Ms. Morrisroe’s cheerfully anecdotal “Wide Awake” is full of such sleep-related absurdities. It describes her various forays into the world of insomnia remedies as she tried a plethora of would-be cures. Behavior modification, sleep-inducing drugs, artificial light, meditation, absinthe and orthodontia: these are all avenues she considered. Even the subject of uvulopalatopharyngoplasty as a cure for sleep apnea comes up, though perhaps only so that “Wide Awake” can include that word.
My daughter gave me a $25 gift certificate for Father's Day, so the challenge was on to see how many good books I could buy from B&N's bargain book dept. I did double the amount, and here is what came:
The top one which you can't see is a CD of "Winner Takes All: Steve Wynn, Kirk Kerkorian, Gary Loveman and the Race to Own Las Vegas." List at $34.99, cost me $7.18.
America, America by Ethan Canin. The reviews for this novel are exceptional. Publisher's Weekly says: "Canin's marvelous tale of Corey sifter, a young working-class man who goes to work for a powerful family and ends up in a political debacle is marvelously realized. . ."
Nothing Remains the Same: Rereading and Remembering, by Wendy Lesser. The publisher describes the book this way: "an inspired intellectual romp, part memoir, part criticism . . . Revisiting her favorite books after 30 years, Lesser is stirred by the changes she finds. . . a witty and humane exploration of what books can mean to our lives. . ."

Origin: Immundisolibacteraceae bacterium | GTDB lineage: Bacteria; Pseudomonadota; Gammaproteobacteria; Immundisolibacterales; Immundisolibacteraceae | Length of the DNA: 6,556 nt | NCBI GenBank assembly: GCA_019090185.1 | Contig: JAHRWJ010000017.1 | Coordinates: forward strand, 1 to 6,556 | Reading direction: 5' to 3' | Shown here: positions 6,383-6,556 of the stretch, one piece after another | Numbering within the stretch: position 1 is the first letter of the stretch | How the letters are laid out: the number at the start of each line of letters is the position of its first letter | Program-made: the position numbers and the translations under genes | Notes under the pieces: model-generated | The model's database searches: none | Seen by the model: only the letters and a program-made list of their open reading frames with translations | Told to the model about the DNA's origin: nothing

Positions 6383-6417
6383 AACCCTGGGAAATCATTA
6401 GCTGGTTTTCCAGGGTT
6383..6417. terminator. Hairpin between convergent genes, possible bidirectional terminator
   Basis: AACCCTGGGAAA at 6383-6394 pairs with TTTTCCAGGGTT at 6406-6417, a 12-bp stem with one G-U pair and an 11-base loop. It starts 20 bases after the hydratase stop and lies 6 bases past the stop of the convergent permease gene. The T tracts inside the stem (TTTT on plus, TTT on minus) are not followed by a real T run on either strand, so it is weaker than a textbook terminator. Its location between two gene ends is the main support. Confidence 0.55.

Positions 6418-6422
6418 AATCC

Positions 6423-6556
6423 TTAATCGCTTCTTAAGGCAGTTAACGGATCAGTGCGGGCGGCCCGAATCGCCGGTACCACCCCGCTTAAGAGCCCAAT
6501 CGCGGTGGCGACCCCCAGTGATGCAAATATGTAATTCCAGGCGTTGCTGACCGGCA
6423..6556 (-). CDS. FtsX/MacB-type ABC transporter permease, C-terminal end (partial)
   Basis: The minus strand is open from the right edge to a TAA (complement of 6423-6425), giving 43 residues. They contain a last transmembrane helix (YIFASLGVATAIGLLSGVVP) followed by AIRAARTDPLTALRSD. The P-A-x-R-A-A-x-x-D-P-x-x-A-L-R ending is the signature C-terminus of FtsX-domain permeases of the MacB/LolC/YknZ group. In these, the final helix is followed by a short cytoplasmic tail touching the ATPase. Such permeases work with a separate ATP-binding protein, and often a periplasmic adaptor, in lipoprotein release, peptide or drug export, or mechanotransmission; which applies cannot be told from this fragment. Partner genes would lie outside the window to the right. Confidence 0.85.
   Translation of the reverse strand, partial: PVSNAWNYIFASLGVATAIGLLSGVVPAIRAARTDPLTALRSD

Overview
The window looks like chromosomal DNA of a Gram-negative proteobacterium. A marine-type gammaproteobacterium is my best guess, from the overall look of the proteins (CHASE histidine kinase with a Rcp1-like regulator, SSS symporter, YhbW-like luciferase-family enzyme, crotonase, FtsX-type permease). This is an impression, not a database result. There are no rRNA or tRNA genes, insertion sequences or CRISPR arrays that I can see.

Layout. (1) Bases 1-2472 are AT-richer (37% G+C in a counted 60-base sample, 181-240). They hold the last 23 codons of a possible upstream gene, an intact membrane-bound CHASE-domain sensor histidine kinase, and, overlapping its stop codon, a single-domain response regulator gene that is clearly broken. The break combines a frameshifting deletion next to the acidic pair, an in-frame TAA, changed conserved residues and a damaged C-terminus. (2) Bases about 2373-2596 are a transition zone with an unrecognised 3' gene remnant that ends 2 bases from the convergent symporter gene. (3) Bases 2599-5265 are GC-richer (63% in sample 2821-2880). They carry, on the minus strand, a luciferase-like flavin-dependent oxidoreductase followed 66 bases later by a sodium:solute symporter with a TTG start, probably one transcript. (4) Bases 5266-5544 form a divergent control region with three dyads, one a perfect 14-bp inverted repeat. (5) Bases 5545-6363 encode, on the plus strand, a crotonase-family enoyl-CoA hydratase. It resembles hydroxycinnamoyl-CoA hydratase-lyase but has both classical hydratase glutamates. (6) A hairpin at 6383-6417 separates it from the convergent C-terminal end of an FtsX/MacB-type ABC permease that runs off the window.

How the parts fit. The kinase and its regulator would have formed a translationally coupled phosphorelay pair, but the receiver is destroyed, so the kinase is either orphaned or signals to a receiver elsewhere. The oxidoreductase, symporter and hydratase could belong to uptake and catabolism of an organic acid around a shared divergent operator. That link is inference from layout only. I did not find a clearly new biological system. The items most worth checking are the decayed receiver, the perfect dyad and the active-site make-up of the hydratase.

Mornings on Horseback: the Story of an Extraordinary Family, a Vanished Way of Life, and the Unique Child who became Theodore Roosevelt, by David McCullough. David McCullough is simply the best. I have previously read Truman, The Path Between the Seas, and John Adams. His book 1776 sits on my unread pile and I need to acquire his other two books, Portraits in History and his story of the building of the Brooklyn Bridge. I have read several other TR biographies but, for some reason, never got this one so now I have it.
Hot Mahogany by Stuart Woods. Well you have to have some variety. According to the Synopsis, the book is about the cutthroat world of priceless antiques. I'll let you know.
The Go-Go Years: The Drama and Crashing Finale of Wall Street's Bullish 60s by John Brooks. Brooks is a superior chronicler of business and finance stories, and receives high praise for this book.
The Welsh Girl by Peter Ho Davies. Davies work is considered by reviewers to be significant and according to Jennifer Egan of the NYT, the book "invites us to question history's master narratives, which have a way of wiping out the contradictions and complications of real life . . ." A love story set in North Wales during the waning months of WWII.
Home: A Memoir of My Early Years, by Julie Andrews. Too stingy to buy the hardcover, but a bargain for $5.38. According to reviewers, "a warm, moving, and often humorous journey from a difficult upbringing to the brink of international stardom in America." And who doesn't love Julie Andrews?
Hattie Big Sky, by Kirby Larson. A Young Adult novel about a 16 year old homesteader in Montana. I know a fair amount about homesteading, and I like to read stories like this one.